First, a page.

Western Carpenter Ant  (Camponotus modoc)

Quick Look Pest Stats

Color: Red, black, or a combination

Legs: 6

Shape: Segmented; oval

Size: 1/2″ – 5/8″

Antennae: Yes

Region: Throughout the US

 

 

Color

The common western species is dull black with reddish legs and golden hairs covering the abdomen. Other species are black, a combination of red and black or completely red or brown.

Habitat

Carpenter ants hollow out spaces in wood to use as nests. Most species nest first in decayed wood and then enlarge the nest into sound wood. Indoor nests are in wood (perhaps softened by fungus rot), insulation, wall voids. Outdoor nests are in old firewood, rotting fence posts, stumps, dead portions of living trees, under stones and logs. A colony has a main nest connected to satellite nests by a cleared trail about 1/4 inch wide.

Food

Outdoors: plant juices, insects, honeydew from insects, spiders. Indoors: sweets, grease, meat, eggs. Carpenter ants follow a regular trail when foraging.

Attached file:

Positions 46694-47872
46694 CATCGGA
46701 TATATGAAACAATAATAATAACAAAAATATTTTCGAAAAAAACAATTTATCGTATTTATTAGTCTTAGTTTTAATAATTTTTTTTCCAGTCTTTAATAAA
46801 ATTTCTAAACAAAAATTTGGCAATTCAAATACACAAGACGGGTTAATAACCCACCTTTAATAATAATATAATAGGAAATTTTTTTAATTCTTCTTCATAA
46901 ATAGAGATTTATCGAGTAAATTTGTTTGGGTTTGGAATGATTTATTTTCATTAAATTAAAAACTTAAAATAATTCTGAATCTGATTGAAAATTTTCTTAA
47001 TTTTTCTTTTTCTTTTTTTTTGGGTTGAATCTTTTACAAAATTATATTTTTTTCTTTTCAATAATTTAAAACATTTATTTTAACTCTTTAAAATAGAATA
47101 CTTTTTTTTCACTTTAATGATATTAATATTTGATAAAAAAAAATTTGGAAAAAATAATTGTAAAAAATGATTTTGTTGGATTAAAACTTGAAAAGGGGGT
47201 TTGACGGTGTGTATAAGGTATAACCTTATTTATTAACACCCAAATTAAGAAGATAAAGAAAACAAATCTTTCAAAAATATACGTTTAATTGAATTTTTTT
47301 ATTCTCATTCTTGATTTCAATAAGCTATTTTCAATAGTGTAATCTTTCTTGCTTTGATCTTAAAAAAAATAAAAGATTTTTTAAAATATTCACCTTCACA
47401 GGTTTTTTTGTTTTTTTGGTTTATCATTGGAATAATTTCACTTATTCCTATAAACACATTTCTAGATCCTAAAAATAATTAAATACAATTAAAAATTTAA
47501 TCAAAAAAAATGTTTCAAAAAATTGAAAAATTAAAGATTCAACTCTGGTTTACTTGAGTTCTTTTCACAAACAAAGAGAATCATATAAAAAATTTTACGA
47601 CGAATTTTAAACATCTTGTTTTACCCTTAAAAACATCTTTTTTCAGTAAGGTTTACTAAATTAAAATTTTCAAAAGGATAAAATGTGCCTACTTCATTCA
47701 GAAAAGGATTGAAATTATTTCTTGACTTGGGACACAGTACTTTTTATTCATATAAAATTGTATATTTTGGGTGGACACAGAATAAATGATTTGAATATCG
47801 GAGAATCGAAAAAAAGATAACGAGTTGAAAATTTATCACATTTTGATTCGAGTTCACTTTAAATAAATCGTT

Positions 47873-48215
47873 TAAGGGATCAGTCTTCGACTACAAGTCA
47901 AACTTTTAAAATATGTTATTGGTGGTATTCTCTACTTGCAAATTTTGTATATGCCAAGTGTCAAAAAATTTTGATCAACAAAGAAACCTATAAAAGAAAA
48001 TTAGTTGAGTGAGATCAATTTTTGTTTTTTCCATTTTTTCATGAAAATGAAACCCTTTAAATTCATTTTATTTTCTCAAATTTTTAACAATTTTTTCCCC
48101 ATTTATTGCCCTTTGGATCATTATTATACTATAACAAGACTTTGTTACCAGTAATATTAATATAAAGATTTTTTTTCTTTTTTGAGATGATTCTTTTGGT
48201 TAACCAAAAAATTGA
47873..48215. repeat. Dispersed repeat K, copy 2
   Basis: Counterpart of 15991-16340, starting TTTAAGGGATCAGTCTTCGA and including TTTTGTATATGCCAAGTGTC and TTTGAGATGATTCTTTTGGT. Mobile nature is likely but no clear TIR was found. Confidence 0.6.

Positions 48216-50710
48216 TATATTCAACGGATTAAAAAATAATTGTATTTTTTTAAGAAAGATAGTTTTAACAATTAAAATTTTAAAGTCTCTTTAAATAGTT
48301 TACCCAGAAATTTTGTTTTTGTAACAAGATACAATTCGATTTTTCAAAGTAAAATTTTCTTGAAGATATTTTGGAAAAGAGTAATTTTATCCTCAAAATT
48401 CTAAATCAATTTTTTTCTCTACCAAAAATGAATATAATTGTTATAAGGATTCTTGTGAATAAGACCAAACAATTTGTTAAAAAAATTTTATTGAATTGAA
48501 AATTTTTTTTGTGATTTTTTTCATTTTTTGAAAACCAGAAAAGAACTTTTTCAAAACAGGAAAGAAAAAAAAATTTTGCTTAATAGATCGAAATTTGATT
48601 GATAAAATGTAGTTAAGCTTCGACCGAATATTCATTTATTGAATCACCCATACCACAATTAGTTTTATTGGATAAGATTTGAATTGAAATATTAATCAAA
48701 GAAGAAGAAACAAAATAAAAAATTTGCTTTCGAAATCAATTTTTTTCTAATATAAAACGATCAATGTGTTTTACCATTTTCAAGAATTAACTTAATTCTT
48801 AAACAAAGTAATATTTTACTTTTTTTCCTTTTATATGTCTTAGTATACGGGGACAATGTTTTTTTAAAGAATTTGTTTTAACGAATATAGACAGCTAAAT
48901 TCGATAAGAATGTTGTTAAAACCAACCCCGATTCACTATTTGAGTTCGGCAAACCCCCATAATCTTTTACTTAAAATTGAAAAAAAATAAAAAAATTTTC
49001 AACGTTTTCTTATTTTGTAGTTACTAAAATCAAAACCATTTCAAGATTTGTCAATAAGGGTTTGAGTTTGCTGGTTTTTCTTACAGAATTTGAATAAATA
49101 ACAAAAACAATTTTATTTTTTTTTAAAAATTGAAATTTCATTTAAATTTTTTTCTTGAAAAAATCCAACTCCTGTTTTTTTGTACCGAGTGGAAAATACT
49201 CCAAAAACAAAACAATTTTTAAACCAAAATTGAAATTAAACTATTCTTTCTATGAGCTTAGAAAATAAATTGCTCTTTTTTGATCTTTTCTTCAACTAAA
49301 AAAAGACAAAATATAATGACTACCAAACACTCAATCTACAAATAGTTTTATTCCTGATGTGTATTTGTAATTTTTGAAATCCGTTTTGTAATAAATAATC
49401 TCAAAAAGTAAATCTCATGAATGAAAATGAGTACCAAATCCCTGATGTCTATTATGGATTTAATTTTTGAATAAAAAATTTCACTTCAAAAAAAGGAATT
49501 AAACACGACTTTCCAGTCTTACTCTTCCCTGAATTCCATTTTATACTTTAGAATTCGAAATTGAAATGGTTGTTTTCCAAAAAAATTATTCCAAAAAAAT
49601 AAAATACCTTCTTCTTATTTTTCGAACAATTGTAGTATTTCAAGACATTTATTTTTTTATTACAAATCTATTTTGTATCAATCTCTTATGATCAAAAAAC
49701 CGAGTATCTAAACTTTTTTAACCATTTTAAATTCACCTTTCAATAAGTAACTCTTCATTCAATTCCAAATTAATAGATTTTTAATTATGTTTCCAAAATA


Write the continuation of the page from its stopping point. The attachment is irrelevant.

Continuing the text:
Biology

A mature colony of western carpenter ants may have 10,000-20,000 workers or up to 100,000. Swarmers aren’t produced until the colony matures. In the West, swarmers may appear between February and June. There is usually just one functional, wingless queen per colony. Development from egg to adult takes at least 60 days.

Damage

The hollowing of wood for nests can weaken a structure. Also, bites can be painful.

Prevention

Carpenter ants require a water source. To prevent these ants in the house, eliminate sources of moisture or standing water. Keep tree branches and other plants cut back from the house. Sometimes pests use these branches to get into your home. Make sure that there are no cracks or little openings around the bottom of your house. Make sure that firewood and building materials are not stored next to your home. Carpenter ants like to build nests in stacks of wood.

Detection

Look for piles of sawdust-like shavings, sometimes with bits of insulation and insect parts. Listen for rustling sounds from within the walls. (A listening device is useful.) Watch for foraging trails outside, especially between 10 am and 2 pm. Be alert to the emergence of swarmers. With a tool gently tap exposed wood and rafters, listening for a hollow sound which might indicate a nest cavity. A knife blade will easily sink into the wood if a nest is present. Check attics, basements, and crawl spaces. Check wires and pipes. Locate high moisture areas. (A moisture meter can be useful.)

                                     

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